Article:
Again I followed the instructions and rolled out only a small amount of dough at the time on a lightly floured surface, returning the remaining dough to the refrigerator in between. I had no trouble at all rolling out the dough or cutting out shapes and transferring them to the cookie sheet. This is such a different experience from times when the buttery dough was too delicate to roll without tearing or sticking to the rolling pin or cutters.
We filled small bowls with red and green sprinkles, and the three of us had fun decorating. Most of it was random sprinklings of crunchy sugar, my favorite! And we made sure several reindeer had a red nose.
The sweet smell of sugar cookies baking enticed us to keep making cookies as sheet after sheet baked. But none of us grew tired of this yearly ritual.
The cookies were very good. They are not too rich and not overly sweet. We all loved them.
This recipe is big, making up to 5 dozen, depending on the size of your cutters, but it’s also easily adapted for smaller batches.
I’ve already given away some of our cookies, but there should be enough left to leave for Santa on Christmas Eve!
If you haven’t made cookies with your family yet this season, I urge you to give this recipe a try and make some memories while you’re making cookies!

lisa@wilsontimes.com | 265-7810

lisa@wilsontimes.com | 265-7810

Best rolled sugar cookies

11⁄2 cups butter, softened
2 cups white sugar
4 eggs
1 teaspoon vanilla extract
5 cups all-purpose flour
2 teaspoons baking powder
1 teaspoon salt
In a large bowl, cream together butter and sugar until smooth. Beat in eggs and vanilla. Stir in the flour, baking powder and salt. Cover, and chill dough for at least one hour (or overnight).
Preheat oven to 400 degrees. Roll out dough on floured surface 1⁄4 to 1⁄2 inch thick. Cut into shapes with any cookie cutter. Place cookies 1 inch apart on ungreased cookie sheets.
Bake 6 to 8 minutes in preheated oven. Cool completely.
Makes 5 dozen.

Monday, December 16, 2013

Cheese straws and memories

Whenever the bulky cheese grater appeared on the counter at home, it meant one of two things. We were either having pimiento cheese sandwiches for lunch or Mama was making cheese straws. 
Around this time of year, it usually meant cheese straws, but that grater with the hand crank also came out when Mama was helping with a shower or a wedding, including my own.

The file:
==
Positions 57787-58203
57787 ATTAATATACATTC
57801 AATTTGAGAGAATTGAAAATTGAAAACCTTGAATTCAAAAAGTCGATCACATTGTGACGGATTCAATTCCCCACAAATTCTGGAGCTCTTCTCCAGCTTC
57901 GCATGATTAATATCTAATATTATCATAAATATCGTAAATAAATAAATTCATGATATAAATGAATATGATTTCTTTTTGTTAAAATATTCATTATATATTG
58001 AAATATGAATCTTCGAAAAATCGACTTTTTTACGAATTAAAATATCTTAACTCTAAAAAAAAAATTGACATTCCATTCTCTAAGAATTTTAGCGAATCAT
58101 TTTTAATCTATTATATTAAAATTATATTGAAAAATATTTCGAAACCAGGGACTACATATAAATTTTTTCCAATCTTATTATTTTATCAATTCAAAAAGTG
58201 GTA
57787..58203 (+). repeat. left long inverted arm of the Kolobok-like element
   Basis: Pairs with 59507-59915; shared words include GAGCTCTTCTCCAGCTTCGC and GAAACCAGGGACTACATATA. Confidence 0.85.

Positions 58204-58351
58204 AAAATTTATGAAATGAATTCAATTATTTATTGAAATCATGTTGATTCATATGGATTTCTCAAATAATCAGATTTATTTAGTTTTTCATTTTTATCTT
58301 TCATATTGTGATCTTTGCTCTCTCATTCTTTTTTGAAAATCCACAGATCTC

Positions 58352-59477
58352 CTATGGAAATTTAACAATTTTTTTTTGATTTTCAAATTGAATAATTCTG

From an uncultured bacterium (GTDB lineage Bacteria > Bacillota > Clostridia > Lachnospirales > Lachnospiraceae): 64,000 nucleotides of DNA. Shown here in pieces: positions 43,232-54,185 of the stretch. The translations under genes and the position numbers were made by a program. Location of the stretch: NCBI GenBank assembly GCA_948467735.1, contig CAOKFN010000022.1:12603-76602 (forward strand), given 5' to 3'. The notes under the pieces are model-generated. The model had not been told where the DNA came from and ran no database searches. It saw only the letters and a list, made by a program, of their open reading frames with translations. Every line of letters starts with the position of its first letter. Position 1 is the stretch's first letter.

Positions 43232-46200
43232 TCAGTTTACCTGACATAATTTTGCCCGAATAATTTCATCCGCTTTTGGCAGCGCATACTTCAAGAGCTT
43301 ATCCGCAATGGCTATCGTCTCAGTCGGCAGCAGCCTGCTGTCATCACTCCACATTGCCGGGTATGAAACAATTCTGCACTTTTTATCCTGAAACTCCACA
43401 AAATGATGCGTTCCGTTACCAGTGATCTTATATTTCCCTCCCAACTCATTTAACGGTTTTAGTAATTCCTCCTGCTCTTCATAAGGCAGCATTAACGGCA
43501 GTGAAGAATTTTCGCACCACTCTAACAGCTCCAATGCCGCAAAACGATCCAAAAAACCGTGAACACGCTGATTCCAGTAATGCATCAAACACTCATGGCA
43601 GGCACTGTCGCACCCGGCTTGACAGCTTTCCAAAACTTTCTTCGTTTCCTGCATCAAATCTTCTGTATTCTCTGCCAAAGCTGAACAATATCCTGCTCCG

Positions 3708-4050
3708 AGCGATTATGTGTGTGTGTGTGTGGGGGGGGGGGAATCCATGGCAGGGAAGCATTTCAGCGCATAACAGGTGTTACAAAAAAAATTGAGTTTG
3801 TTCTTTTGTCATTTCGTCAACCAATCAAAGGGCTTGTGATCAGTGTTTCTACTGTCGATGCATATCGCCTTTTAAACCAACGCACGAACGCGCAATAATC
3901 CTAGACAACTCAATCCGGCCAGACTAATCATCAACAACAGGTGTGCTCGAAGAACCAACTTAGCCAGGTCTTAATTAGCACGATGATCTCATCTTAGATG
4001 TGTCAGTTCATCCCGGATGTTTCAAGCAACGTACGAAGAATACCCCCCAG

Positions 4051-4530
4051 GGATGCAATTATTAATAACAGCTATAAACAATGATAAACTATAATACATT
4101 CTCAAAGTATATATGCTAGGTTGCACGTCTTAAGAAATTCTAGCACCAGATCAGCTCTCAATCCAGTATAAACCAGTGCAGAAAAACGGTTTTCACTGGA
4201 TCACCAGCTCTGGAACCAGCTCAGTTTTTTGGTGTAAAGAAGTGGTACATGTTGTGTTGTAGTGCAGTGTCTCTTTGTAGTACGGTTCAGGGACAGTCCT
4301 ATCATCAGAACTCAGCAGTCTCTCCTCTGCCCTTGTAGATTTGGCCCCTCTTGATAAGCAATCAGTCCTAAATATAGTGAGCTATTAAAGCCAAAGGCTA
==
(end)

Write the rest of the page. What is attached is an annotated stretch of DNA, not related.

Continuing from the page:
I would get excited whenever I saw the cheese grater and Mirro cookie press on the kitchen counter. Not only would I get to sample the broken cheese straws when they were cooled enough to eat, but it also meant my cousins would be visiting. 
When Mama made cheese straws, either my Aunt Margaret or my Aunt Lottie would usually come to help so they could quickly finish a batch for whatever special occasion they were planning. This was often followed up with tubs of delicious fruit punch they would put in the freezer to serve at the party. 
The children would hover in the kitchen when all of this was going on. I remember my sister, Susan, and I would stand by the bowl where Daddy was grating cheese and watch it come out of the grater cylinder, making a mountain of fine orange cheddar that smelled so good. We would beg, just like hungry little birds, for handfuls of the soft cheese. Daddy would give us just a little bit, but Mama needed it for the cheese straws, he would tell us. I thought of  this last week when I was grating my cheese and my husband wanted to sample the sharp cheddar! I let him have a very little bit, but I wanted every ounce to go in my recipe. 
The cookie press, now called “vintage” on ebay, only came out for cheese straws, spritz cookies and Mama’s powdered sugar-covered nutty fingers. 
I loved looking at the recipe book that came with the press and the photos of the fancy cookies you could make using different plates. For the cheese straws, Mama used the star plate for the desired ruffled points that would get a little crispy in the oven. 
I enjoyed watching as Mama or one of my aunts pressed the cheese straw dough into the cookie press and turned the knob on the end, pressing out long rows of orange dough with lots of little points. Someone else would cut the rows into serving size pieces and make sure they were straight before going in the oven.